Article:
Increasing turnout at European elections

The European Parliament (EP) is failing to project an image, good or bad, of itself in the minds of over half of Europe’s citizens, the result is a lack of engagement and fall in the number of
people participating in European elections.

However, campaigning raises the visibility of the Parliament, and the more information people have the more positively they feel towards the institution. These are just some of the findings
from a study conducted by the EU-funded CIVICACTIVE project.

Despite the increase in powers of the European Parliament over the years, people are becoming more reluctant to vote when the opportunity arises. Since the first European Parliament elections
in 1979, turn-out has fallen by almost 20 points, from 66% to 48% in 2004. These figures are based on reported voting numbers and take into account the changing membership of the European
Union, from 9 Member States in 1979 to 25 Member States in 2004.

The study looked at the factors that affect citizens participating in European Parliament elections and in referendums concerning integration issues, national elections, and non-electoral
political and community action. The influence of political parties and the media was also investigated, particularly in relation to the European Parliament elections of 2004.

‘CIVICACTIVE focuses on electoral and non-electoral forms of participation and on the impact on these of political campaigning and of the media. Within this broad compass, the project pays
particular attention to turnout in European Parliament elections and to the effects of gender and disability on political participation,’ explains project coordinator, Professor Richard Sinnott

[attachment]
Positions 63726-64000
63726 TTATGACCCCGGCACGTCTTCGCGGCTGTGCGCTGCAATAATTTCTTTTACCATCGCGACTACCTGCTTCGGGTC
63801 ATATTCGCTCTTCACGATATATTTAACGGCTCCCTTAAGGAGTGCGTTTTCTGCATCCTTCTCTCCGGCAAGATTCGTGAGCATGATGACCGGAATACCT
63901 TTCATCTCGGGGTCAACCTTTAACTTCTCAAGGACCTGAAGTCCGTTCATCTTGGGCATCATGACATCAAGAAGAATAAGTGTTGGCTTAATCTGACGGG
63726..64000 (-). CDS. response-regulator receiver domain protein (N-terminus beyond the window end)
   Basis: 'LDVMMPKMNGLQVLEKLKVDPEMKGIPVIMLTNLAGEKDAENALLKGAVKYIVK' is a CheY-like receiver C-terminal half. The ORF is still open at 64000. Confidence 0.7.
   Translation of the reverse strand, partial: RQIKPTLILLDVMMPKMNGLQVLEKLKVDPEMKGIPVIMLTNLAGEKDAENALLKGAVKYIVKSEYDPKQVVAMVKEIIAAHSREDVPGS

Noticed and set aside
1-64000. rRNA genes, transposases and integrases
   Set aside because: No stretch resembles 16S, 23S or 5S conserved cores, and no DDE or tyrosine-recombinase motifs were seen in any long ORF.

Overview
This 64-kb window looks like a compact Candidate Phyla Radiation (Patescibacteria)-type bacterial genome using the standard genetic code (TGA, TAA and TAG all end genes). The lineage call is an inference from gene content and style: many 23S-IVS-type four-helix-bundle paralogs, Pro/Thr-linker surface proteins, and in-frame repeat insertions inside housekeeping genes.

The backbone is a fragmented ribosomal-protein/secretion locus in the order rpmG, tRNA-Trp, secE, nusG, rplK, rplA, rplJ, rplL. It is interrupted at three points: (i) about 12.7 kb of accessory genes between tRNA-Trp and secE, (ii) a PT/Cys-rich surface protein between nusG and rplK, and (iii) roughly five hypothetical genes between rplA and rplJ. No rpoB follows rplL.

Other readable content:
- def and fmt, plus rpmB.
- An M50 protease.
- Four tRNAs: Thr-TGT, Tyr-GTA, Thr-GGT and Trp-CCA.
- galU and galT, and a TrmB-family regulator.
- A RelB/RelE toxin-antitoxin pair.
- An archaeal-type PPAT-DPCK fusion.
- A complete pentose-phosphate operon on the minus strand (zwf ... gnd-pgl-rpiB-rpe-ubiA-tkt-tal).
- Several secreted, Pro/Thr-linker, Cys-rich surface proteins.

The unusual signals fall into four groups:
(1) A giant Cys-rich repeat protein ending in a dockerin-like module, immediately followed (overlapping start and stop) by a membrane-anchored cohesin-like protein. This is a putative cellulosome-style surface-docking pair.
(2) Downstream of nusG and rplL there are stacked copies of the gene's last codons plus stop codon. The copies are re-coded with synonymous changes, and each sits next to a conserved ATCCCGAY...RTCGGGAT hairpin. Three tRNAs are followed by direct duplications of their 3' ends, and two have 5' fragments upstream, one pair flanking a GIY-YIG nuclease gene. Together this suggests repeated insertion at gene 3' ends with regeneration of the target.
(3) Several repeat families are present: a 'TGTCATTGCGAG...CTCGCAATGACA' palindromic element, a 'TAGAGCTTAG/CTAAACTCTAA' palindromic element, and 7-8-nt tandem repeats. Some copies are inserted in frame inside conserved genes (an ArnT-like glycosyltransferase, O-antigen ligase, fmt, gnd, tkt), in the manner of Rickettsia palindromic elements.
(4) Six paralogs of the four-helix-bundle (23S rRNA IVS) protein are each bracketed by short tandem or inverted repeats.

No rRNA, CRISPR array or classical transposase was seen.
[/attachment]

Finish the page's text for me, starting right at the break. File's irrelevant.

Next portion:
from University College Dublin.

The study reveals that abstention takes two forms. The first reason that people failed to vote was because it was difficult for them to do so. Typical comments from respondents included,
‘Working double shifts I have no time’ and ‘I had no one to babysit my five children’. A respondent confined to a wheel chair stated, ‘I couldn’t get there, no one came to collect me’.

The second reason that people may not take part in elections is due to a failure to mobilise voters, which is more difficult for policymakers to address. There is, however, scope for the
political parties to motivate the electorate, believe the project partners. Researchers found little difference in the abstention rates between men and women. However, men are more likely to be
voluntary abstainers, whereas women are more likely to abstain because of the circumstances they find themselves in. This might be looking after children, sick relatives or for other similar
reasons.

‘The project has also shown that voter turnout in European Parliament elections is related to the widespread lack of image of the European Parliament among European citizens. The better
informed people are about the EU the more they are in favour of it and more likely to vote in a European election,’ adds Professor Sinnott.